I moved 11 times in 5 years. In that time I lived in 5 countries & backpacked in 6 others. WHAT.
Kingston (Canada) : Sept 2014 - April 2015
Quito (Ecuador) : April 2015 - April 2016
1 month backpacking in Peru & Bolivia
Burlington (USA) : June 2016 - August 2016:
Peterborough (Canada) : September 2016 - April 2017
1 month in Ecuador to visit host family
Sherbrooke (Canada) : May 2017 - June 2017
Grenoble (France) : June 2017 - July 2017
Trebeurden (France) : August 2017 - December 2017
2 months teaching skiing lessons in Burke, USA
Quito (USA) : March 2018 - June 2018
Saint Johnsbury (USA) : June 2018 - August 2018
3 week backpacking Sweden, Denmark, Iceland
2 week family trip to Cheticamp, Canada
Montreal (Canada) : September 2018 - April 2019
2 week family trip to Cancun, Mexico
1 week family trip to Arizona, USA
Coming Soon, Nanyuki (Kenya) : May 2019 - August 2019
Stockholm, Day 2
Historical Center Tour:
Night Stroll in Gamla Stan:
Stockholm: Day 1
Defending the Amazon Protest
A walk through the historical center of town surprised us with an awesome protest against petroleum and mining operations in the Amazon! This meant a lot to me considering my time living in the Amazon two years ago with the organization called Union de Afectados por Texaco, which has been fighting against Chevron Texaco in court for 20 years seeking justice for the billions of spilled gallons of crude oil which made the cancer rate in the region twice as high. The women were singing a song about strong women opposing the destruction of nature.
La Basilica, Quito
Small world! My friend Bri, who I worked with last summer at VPIRG in Vermont, was living in Cuenca for a Workaway project and ended up in Quito for a bit. We met up and had an awesome day in Centro Historico. The highlight was climbing up the Basilica, which I had actually never done despite all the time I had spent in Quito. It was great. For $2 you can climb to the top and get a GREAT view of the city by climbing god-knows how many sketchy stairs. It was awesome.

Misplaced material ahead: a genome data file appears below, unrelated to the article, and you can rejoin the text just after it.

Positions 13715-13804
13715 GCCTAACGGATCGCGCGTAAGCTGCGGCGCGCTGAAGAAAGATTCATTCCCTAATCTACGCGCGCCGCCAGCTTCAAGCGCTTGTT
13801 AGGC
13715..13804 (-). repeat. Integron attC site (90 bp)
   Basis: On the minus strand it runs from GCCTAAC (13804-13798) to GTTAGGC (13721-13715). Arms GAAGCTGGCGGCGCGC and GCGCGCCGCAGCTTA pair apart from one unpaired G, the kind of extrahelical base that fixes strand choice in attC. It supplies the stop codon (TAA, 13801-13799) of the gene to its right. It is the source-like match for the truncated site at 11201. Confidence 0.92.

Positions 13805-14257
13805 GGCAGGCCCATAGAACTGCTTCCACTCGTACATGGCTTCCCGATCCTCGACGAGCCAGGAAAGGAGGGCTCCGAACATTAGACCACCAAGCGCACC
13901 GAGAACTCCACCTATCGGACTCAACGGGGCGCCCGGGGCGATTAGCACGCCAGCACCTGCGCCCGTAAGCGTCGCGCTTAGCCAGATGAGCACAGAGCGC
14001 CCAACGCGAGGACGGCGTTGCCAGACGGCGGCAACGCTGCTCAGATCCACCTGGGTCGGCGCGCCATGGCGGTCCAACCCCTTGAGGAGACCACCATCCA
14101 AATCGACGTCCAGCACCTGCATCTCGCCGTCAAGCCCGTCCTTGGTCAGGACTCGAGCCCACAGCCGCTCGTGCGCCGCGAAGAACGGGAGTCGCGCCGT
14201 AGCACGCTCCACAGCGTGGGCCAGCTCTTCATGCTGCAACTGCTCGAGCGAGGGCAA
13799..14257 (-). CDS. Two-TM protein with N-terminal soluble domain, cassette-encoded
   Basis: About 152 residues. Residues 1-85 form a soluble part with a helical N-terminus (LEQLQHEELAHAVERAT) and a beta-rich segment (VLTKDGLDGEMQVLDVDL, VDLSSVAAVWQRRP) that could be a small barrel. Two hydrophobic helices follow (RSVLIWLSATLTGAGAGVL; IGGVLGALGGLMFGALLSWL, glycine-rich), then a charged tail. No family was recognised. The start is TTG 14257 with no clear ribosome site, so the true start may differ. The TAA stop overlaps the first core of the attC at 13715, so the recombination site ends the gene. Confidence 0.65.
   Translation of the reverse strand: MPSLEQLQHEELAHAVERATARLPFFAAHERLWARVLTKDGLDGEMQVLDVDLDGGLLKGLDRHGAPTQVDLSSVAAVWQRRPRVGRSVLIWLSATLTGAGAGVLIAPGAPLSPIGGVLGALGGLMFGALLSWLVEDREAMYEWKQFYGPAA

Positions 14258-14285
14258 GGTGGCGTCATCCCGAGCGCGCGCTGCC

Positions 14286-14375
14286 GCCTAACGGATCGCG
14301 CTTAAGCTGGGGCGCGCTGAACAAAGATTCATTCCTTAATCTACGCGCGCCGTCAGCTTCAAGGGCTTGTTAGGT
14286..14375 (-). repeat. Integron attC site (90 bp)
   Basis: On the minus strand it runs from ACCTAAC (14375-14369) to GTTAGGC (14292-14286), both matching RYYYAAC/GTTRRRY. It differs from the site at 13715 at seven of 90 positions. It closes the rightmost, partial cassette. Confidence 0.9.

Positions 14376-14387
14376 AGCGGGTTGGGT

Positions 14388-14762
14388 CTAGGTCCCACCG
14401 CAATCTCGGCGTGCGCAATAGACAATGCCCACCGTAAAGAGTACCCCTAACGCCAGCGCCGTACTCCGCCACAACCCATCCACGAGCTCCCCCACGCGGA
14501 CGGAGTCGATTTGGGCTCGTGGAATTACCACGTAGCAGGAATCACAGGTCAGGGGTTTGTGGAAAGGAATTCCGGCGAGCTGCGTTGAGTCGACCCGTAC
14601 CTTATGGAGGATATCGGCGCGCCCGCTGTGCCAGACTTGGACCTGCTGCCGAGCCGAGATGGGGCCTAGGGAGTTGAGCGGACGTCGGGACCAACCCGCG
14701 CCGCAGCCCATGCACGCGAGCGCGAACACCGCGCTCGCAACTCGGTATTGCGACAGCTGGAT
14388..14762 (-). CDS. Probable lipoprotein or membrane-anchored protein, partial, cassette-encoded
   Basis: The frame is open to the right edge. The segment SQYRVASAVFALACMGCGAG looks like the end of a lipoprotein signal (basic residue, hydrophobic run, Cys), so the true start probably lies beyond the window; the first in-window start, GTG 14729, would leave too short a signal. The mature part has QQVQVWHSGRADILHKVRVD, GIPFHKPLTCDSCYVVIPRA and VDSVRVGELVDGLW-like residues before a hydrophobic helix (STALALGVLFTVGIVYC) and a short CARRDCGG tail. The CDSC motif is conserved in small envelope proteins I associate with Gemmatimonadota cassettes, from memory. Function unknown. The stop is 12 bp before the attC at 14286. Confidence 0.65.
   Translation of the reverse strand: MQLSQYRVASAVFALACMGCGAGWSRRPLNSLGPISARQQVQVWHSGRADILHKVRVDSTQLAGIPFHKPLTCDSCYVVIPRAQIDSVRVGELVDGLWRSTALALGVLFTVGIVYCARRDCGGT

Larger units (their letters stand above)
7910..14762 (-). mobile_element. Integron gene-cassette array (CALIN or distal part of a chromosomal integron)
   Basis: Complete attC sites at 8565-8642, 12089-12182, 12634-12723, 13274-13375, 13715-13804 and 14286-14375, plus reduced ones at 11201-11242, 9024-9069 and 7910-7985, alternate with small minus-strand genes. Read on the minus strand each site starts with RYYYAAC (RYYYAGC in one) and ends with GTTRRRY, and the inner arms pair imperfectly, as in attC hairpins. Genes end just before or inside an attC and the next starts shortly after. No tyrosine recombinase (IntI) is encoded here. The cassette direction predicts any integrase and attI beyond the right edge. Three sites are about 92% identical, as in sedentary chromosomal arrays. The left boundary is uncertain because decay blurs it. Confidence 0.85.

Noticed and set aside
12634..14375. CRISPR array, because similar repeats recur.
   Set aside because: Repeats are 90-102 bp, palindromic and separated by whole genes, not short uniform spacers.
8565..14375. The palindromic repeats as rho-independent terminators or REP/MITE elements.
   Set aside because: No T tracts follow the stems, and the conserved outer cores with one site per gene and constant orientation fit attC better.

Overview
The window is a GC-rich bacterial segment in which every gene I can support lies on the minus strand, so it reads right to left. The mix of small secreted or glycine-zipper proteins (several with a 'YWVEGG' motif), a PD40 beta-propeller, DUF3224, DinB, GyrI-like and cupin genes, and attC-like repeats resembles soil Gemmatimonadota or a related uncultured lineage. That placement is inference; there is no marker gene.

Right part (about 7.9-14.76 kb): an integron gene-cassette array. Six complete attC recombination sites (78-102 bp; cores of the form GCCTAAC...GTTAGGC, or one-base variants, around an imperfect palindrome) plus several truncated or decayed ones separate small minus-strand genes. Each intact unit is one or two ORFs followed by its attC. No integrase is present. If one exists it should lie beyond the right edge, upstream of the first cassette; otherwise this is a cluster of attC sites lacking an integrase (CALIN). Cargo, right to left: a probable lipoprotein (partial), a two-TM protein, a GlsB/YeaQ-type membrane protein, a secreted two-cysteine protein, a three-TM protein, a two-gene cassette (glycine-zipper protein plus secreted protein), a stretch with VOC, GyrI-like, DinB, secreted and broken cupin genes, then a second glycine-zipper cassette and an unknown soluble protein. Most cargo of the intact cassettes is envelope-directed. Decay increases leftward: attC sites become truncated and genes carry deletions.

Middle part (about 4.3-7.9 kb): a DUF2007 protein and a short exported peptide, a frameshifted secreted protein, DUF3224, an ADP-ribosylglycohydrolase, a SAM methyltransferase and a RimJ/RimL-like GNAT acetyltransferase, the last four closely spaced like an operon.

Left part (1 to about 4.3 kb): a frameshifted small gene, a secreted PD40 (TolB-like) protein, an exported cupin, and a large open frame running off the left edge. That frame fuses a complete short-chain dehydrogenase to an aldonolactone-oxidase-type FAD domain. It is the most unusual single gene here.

22nd Birthday in Quito
I've spent my past three birthdays with my host family in Ecuador! This was was equally great, with the whole crew coming over one night and me going to their house the next. Baby Luana was not impressed with the birthday cake and it was hysterical.
"La Floresta" Graffiti Walk
I HIGHLY recommend the free walking tour of the Floresta neighborhood in Quito if you have the chance to do it. The walk takes about 3 hours and it is a great overview of the lovely artsy neighborhood. I went with my host sister Gaby, her partner Juanse, their baby Luana, and my pals Emily and Dyalla. Here's the website where you can get more information: https://www.quitostreettours.com/street-art-and-local-life
And here is an overview of what we did:
We started at the Swiss Hotel in central quito, then walked up towards the neighborhood while getting a quick tour of a local food market on the way. Our first stop was a local theatre called "Ocho y Medio" which doubles as a cute cafe. The neighborhood has a strict parking ban so you can clearly see the the colorfully decorated road blocks everywhere.
I was quite pleased when we ended up at a well-known pottery studio in the area called "Perro de Loza" connected to a vegan restaurant called "Vegano de Altura." Meanwhile, our tour guide pointed out some beautifully painted murals. We stopped at a park where we received some free Pacari chocolate samples (delicious).
The tour is "free" but really by donation. We thought the tour deserved at least $10 each and our guide was made happy by our tips. Worth the afternoon!
Ice cream, anyone?
The best place for Ice Cream in Quito is the Heladería Dulce Placer, which has ice cream flavours inspired by classic Ecuadorian treats. The flavours are completely unique and the location is in the cute street called "La Ronda" right in the old historic center.
Back to Quito!
I got my TEFL certificate to teach English abroad and of course Ecuador was an obvious choice, considering all the positive experiences I had there a few years ago while studying abroad. Here are some photos of the first few weeks getting together with the host family cousins!